Last week we talked about some of the beneficial ingredients in breast milk, and some of the benefits that breastfeeding provides for babies. I thought that this week, we would focus more on moms.
Fast forward 50-something years…We now have lots of objective evidence with which to make an informed decision, as well as many ways to make breastfeeding work while still pursuing a career. We’ve come a long way!
- Quicker weight loss and return to pre-pregnancy weight
- Babies who are breastfed develop better sleeping patterns, which is definitely a benefit for mom!
- Decreased risk of postpartum depression
- Fewer sick days taken at work, since baby will be less likely to be sick
- Decreased risk of multiple types of cancer, including breast cancer and ovarian cancer
- No need to prepare a bottle in the middle of the night, just put baby to the breast. Milk is always the perfect temperature!
- No need to take prepared bottles (or a cooler to keep them in) when going out with baby
- Decreased risk of diabetes and arthritis
- Improved bone health over your lifetime
- If you quit smoking during pregnancy, you have a decreased risk of picking up the habit again.
- In the first week or two, you will have nipple soreness, which can be easily addressed, and is temporary.
- Some women and babies have trouble getting the hang of breast feeding, which can lead to problems including mastitis (infection in the breast) or prolonged nipple soreness and cracking. This is something that can be prevented or remedied with breastfeeding classes, lactation consultation, and mentoring from women who have done it before. La Leche League International is a great organization which provides free mother-to-mother support, along with information and education for new breastfeeding mothers. There are also some great books on breastfeeding available.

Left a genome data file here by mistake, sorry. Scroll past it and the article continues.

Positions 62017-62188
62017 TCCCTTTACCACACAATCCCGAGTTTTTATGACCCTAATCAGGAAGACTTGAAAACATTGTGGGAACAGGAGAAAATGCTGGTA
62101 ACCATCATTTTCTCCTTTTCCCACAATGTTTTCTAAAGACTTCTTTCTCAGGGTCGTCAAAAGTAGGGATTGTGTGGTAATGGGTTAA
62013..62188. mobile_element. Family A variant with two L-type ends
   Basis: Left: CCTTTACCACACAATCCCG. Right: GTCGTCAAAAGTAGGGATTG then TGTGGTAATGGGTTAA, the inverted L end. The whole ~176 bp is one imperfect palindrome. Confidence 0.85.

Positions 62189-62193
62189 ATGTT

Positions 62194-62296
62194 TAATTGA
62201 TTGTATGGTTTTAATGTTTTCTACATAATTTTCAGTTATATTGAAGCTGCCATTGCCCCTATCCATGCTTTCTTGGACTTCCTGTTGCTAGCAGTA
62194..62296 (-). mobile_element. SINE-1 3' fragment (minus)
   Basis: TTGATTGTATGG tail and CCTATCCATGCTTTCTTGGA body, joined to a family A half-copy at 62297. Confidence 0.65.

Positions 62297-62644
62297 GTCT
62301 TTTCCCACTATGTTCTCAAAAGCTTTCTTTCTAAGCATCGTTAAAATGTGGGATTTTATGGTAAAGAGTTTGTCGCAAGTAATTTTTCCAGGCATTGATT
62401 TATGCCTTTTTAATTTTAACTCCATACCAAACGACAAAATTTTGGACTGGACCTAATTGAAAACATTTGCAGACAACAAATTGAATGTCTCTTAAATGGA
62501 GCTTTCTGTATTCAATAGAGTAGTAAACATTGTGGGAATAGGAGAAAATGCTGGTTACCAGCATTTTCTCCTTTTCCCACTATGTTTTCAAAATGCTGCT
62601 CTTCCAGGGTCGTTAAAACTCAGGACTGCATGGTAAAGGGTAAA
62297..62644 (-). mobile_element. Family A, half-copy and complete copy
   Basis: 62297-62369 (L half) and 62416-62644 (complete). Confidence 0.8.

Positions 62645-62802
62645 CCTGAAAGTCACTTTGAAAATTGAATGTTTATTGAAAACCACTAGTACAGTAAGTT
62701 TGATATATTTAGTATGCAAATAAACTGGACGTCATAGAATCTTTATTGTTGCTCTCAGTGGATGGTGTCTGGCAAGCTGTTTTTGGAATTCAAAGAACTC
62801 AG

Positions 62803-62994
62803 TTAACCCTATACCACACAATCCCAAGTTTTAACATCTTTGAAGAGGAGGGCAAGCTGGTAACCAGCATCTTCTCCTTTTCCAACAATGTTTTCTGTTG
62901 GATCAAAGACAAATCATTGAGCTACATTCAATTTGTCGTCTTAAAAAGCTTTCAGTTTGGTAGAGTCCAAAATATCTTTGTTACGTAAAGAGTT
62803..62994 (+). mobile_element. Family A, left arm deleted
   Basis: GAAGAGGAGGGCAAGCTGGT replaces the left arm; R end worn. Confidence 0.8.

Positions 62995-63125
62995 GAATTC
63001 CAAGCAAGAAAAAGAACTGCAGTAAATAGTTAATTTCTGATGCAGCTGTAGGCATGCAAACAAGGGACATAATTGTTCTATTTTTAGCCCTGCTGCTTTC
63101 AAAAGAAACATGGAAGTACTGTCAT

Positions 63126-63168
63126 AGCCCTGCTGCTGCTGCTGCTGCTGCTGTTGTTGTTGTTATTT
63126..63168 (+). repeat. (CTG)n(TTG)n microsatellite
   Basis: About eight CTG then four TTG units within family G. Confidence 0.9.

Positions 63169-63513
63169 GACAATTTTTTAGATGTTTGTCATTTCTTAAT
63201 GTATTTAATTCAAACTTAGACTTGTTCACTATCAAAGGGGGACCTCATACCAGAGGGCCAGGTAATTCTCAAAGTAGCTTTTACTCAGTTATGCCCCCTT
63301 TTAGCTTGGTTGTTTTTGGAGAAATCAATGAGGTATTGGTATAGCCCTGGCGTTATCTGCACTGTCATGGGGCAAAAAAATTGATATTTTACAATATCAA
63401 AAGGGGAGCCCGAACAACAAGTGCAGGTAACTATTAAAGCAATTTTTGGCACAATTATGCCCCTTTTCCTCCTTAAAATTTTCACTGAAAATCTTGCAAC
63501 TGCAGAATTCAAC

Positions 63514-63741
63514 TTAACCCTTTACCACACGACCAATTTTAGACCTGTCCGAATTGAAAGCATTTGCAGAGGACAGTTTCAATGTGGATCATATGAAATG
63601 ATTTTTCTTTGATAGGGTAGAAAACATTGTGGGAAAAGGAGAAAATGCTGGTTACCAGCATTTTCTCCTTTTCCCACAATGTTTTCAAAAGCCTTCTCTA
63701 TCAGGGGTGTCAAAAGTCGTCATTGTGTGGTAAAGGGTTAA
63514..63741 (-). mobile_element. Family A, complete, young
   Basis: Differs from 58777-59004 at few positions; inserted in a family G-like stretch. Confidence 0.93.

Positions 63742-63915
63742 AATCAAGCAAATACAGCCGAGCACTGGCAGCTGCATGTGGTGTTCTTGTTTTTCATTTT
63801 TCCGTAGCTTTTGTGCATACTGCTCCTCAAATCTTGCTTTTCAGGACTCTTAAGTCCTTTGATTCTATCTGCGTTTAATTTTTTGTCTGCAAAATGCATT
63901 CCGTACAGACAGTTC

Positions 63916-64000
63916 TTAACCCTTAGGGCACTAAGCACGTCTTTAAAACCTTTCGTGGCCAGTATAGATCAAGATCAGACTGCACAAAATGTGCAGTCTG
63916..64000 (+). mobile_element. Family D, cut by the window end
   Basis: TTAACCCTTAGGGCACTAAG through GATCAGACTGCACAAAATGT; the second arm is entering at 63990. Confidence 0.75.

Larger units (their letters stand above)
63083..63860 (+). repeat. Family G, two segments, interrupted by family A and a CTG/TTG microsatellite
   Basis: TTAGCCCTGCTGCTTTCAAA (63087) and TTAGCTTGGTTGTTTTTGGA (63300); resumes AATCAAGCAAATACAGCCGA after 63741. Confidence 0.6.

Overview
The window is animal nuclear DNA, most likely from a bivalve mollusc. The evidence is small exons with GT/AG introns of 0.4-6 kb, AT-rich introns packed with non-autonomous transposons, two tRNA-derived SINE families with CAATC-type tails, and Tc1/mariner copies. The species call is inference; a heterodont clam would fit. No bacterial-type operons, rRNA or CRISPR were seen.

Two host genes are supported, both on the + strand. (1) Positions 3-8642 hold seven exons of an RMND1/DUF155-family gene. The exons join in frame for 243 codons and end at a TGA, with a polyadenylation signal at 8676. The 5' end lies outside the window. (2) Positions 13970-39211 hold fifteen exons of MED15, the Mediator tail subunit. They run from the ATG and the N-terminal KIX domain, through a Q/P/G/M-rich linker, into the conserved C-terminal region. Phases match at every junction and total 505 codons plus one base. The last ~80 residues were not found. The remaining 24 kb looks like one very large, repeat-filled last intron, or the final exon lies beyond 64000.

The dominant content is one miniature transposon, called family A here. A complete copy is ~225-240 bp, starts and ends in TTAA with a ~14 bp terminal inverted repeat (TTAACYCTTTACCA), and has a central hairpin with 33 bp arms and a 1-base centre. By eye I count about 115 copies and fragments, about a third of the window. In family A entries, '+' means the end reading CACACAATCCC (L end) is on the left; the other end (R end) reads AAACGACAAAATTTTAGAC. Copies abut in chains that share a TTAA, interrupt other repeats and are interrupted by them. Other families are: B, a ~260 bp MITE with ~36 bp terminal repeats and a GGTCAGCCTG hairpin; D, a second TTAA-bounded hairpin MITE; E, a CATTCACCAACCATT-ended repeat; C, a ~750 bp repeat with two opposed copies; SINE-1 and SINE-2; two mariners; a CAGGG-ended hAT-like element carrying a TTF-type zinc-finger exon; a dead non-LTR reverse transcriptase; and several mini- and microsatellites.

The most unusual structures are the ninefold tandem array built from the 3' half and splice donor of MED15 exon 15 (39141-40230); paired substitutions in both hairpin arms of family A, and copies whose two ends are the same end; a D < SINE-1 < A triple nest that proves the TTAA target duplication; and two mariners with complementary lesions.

- You will need to pump and store breast milk if you are planning to continue breastfeeding once you go back to work, which I would highly recommend. This means buying or renting a breast pump, and carving out a little time at work to pump. Your employer is more likely to be supportive of you pumping at work if he or she is aware of the decreased health care costs and the decrease in absenteeism associated with breastfeeding. The cost of the breast pump while less than you would spend on formula overall, is not cheap. Some insurance companies cover the cost of breast pumps, and there are programs that help women without insurance coverage to get breast pumps for lower cost.
- Some women feel uncomfortable breastfeeding in public places. There are many ways to breastfeed discreetly in public. I used a sling for keeping baby close, while keeping my hands free. I could feed baby while she was in the sling without anyone noticing at all. A light blanket is also very handy as a cover.
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Dr Anita Bennett MD – Health Tip